Lifset’s book will be of greatest value to specialists. The detail put into some aspects of the story, such as the politics of Representative Richard Ottinger’s Hudson scenic riverways bill in chapter 7, may be too narrow for general readers. Lifset also mentions figures in the Storm King story without providing crucial information. For example, he mentions New York City mayor John Lindsay without noting that Lindsay famously closed a major section of Fifth Avenue during the first Earth Day protest in 1970, information that would have helped readers unfamiliar with the environmental history of the period.

Lifset also misses a couple of opportunities to connect the Storm King Mountain to other important developments in American environmental and energy politics, which would have enhanced the value of the analysis. He says virtually nothing about how the Storm King Mountain fight prefigured or connected to the Endangered Species Act of 1973, even though the act was later invoked by local environmentalists in other localities in opposition to other hydroelectric projects, especially the well-known Tellico Dam in East Tennessee, which was delayed by the discovery of the snail darter, a tiny fish found in the Little Tennessee River. Was the Storm King Mountain case influential in the shaping of later endangered species law, which more explicitly allowed local groups to take their opposition before the judicial system? If not, how truly important was Storm King in terms of setting precedent? The Tellico Dam, unlike the Storm King installation, was eventually constructed and completed, so how lastingly reliable was this new concern with ecology in terms of its ability to stop large construction projects? Without much connection to national developments, the broader significance of the Storm King Mountain case is hard to assess; the reader is left to guess. The epilogue contains a few thoughts on environmentalists’ continuing efforts to gain standing in federal courts, but more would have been helpful for placing the Storm King case in context.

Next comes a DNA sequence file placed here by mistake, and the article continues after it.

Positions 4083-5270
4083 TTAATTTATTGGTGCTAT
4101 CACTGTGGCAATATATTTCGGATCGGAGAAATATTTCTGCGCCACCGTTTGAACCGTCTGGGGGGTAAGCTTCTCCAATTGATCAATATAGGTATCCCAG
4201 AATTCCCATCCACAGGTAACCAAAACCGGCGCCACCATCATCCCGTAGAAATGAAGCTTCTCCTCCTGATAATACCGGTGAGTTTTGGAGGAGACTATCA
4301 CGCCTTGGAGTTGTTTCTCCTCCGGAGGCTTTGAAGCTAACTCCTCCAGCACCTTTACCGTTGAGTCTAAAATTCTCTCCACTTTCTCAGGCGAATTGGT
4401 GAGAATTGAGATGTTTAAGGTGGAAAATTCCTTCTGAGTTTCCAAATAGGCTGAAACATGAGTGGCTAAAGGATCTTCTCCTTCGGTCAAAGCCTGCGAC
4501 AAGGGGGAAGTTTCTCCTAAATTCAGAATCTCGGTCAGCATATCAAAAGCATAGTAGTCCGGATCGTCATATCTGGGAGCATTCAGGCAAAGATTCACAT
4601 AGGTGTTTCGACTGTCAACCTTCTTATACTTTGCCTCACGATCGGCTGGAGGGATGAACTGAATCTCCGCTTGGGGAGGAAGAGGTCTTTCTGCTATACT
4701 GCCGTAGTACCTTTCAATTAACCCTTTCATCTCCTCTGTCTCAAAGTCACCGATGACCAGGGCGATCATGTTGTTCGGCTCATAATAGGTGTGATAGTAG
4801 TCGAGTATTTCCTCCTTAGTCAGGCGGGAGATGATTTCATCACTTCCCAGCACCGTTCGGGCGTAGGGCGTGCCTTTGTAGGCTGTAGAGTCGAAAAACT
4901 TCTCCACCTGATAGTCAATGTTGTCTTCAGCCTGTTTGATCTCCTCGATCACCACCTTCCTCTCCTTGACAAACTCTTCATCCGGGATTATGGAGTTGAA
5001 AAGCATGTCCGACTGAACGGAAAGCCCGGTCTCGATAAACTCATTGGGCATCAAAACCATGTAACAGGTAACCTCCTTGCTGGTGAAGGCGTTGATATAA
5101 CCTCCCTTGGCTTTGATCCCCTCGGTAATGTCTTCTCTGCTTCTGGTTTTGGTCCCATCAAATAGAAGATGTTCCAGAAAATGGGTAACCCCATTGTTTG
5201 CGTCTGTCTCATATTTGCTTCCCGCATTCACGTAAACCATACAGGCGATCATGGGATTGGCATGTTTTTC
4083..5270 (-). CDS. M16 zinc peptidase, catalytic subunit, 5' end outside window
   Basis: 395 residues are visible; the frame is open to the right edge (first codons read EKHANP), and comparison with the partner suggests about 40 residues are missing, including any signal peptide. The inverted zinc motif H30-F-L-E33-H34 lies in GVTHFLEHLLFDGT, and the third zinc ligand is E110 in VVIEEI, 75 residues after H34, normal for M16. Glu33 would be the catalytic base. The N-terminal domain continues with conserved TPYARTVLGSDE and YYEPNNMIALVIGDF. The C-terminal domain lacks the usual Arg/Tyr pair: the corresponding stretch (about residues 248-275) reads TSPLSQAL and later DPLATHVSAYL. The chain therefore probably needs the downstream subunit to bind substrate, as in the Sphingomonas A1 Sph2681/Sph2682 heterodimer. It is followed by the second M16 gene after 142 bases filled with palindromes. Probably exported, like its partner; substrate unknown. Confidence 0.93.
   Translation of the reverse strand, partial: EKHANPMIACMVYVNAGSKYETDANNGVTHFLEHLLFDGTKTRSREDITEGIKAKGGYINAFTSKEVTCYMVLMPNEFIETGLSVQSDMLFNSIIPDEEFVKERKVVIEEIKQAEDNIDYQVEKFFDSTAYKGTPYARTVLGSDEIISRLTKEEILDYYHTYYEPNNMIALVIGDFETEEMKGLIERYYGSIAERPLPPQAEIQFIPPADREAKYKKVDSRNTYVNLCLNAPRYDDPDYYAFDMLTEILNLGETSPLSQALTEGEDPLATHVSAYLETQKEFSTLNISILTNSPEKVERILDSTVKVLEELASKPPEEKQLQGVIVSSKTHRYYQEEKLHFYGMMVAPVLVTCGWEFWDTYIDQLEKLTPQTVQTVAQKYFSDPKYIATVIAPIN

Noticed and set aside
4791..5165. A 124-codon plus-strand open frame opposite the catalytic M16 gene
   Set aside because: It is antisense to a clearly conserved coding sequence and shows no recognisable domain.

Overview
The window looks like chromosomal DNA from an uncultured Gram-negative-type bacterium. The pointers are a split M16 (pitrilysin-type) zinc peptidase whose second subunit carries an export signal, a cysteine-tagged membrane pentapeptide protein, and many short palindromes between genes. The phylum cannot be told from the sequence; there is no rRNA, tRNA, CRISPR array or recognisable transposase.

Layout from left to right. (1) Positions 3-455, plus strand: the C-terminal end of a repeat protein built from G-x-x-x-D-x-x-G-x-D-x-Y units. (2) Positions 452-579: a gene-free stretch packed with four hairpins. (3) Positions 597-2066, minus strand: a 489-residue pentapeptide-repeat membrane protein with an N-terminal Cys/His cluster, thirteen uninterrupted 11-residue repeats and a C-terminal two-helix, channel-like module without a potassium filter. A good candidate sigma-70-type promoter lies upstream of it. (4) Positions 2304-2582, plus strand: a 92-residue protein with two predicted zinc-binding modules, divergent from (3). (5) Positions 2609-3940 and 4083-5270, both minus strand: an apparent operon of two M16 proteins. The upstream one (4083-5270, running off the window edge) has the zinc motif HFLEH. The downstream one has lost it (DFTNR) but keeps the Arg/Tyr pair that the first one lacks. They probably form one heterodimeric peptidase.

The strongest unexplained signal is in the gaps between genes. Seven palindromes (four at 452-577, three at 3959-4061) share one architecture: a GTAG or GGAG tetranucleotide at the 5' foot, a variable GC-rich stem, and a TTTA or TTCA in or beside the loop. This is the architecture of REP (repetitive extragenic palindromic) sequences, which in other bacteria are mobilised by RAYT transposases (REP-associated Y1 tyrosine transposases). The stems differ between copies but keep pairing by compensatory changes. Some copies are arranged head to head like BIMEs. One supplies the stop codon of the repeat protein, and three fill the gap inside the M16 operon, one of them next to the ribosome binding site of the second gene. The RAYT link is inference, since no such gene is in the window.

Furthermore, especially in terms of ecological concerns, the book’s chronology is unnecessarily compressed. The Progressive Era of the early twentieth century is mainly mentioned in the book as the era in which the FPC was created, but it was also the period in which scientific concern with species loss first became a major issue. Readers of Lifset’s book might assume that biologists first became concerned about species loss after World War II, but this was emphatically not the case. Rachel Carson’s 1962 Silent Spring may have alerted the broad American public about the dangers of the chemicals that were entering the air and water, but the possibility of catastrophic habitat destruction—and the need to take direct action to protect endangered species—was not news to biological scientists. (Peter S. Alagona’s recent book After the Grizzly: Endangered Species and the Politics of Place in California [2013], for example, which begins with the Progressive Era and goes into the 1970s, is a good analysis of how ecological concerns played out in a broader historical context.)